The Art and Practice of Efficiency
By their very nature, our farmers are efficient. When it comes to the concept of efficiency on the farm or ranch, a multitude of things may come to mind. It could be that new diesel one-ton truck or a four-wheel drive tractor. However, there are many examples where efficiency should be considered.
First, let’s define efficiency. Wikipedia defines efficiency as “the (often measurable) ability to avoid wasting materials, energy, effort, money and time in doing something or producing a desired result.” I love Webster Dictionary’s Kids Definition of Efficiency: “The ability to do something or produce something without waste.” I’m not sure I’ve been my most efficient during the past “Covid Year.”
Here are just a few examples of efficiency of importance to our producers:
A cow/calf producer may focus on efficiency through their cow herd. An efficient momma cow will utilize grass and forage to produce a healthy calf each year. A larger cow will consume more forage yet may produce a larger calf. A smaller breed animal will likely offer a smaller calf while consuming less forage. The relative efficiency for a given producer may relate to what size farm he/she has in terms of available pasture or facilities.
Cattle producers, whether beef or dairy, are looking to produce the highest possible weight or milk relative to the inputs needed to market their products.
A poultry producer is looking to convert their feed to bird pounds or numbers of eggs. They use energy (gas and electricity), plus feed and water to provide the end product. A key measurement of a broiler or hen’s efficiency is through their feed efficiency.
A crop producer is focused on many inputs to gain maximum efficiency throughout the production cycle. Timing, seed selection, fertilizer and chemical usage, machinery and uses of technology all come into play.
One way to measure efficiency is via an efficiency ratio. This indicates expenses as a percentage of revenue. Essentially, this is how much an individual spends to make a dollar. The lower the ratio, the more efficient the result.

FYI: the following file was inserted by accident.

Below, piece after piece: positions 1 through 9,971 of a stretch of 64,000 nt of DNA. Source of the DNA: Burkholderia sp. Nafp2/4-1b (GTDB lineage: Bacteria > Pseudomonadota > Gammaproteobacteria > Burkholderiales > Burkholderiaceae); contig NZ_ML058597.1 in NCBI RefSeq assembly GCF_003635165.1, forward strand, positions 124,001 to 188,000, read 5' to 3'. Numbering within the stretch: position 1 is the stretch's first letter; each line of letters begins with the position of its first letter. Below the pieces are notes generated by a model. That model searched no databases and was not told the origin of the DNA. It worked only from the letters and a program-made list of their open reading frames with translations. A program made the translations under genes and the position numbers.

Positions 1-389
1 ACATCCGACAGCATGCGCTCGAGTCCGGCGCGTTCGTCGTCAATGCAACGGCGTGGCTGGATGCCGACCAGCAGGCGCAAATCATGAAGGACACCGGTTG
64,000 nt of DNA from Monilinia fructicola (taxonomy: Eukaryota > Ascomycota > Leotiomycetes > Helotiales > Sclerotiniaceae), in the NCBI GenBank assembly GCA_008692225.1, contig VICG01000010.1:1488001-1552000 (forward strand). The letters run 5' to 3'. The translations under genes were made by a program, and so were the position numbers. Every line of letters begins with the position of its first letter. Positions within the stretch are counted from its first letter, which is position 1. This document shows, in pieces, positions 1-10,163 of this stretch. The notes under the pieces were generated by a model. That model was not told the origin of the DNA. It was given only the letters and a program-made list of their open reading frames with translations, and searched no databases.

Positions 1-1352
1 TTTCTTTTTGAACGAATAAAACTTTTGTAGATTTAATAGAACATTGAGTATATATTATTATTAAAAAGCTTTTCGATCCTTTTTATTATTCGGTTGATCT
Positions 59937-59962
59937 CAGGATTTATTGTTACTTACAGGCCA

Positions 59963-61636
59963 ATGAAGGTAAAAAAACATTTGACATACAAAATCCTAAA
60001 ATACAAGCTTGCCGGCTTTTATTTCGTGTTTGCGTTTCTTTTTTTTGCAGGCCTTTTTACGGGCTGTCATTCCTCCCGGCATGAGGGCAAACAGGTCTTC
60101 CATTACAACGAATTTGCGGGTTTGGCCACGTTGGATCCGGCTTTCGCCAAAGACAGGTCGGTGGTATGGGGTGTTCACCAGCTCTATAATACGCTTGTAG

Of paramount importance when considering efficiencies in our world, American farmers, ranchers and producers are the epitome of efficiency. Their very way of life dictates that they operate as efficiently as possible. They combine their inputs, resources, time, energy and technology to result in high-quality food and fiber for the rest of us to use and enjoy.
Our ag producers set an excellent example of how to maximize the use of resources to gain maximum benefit. They do this while being excellent stewards of the land and our environment.
I salute our farmers and ranchers as being the understated leaders in rural America. They are freedom-loving citizens, often taken for granted and under appreciated by far too many. They generally maintain a low profile yet are integral to our rural society.
We utilize the results and the efficiency of our farmers, ranchers and producers’ effort every day. Think a great steak dinner or that warm wool sweater. Wow, I’m getting hungry again.
Ken W. Knies is an agricultural and rural consultant. He holds a bachelor’s of science and arts from the University of Arkansas and a master’s of business administration from Webster University in St. Louis, Mo. He formed Ag Strategies, LLC as a business unit focused on quality borrowers and lenders.http://www.ozarksfn.com/2021/03/29/the-art-and-practice-of-efficiency/Ag-VisorsAg Strategies,art and practice,cattle producers,cow/calf producer,crop producer,efficiency,efficiency of importance,efficiency ratio,farmers,Ken Knies,measure efficiency,poultry producer,ranchersBy their very nature, our farmers are efficient. When it comes to the concept of efficiency on the farm or ranch, a multitude of things may come to mind. It could be that new diesel one-ton truck or a four-wheel drive tractor. However, there are many examples where efficiency...Ken Knies email@example.comAuthorOzarks Farm & Neighbor Newspaper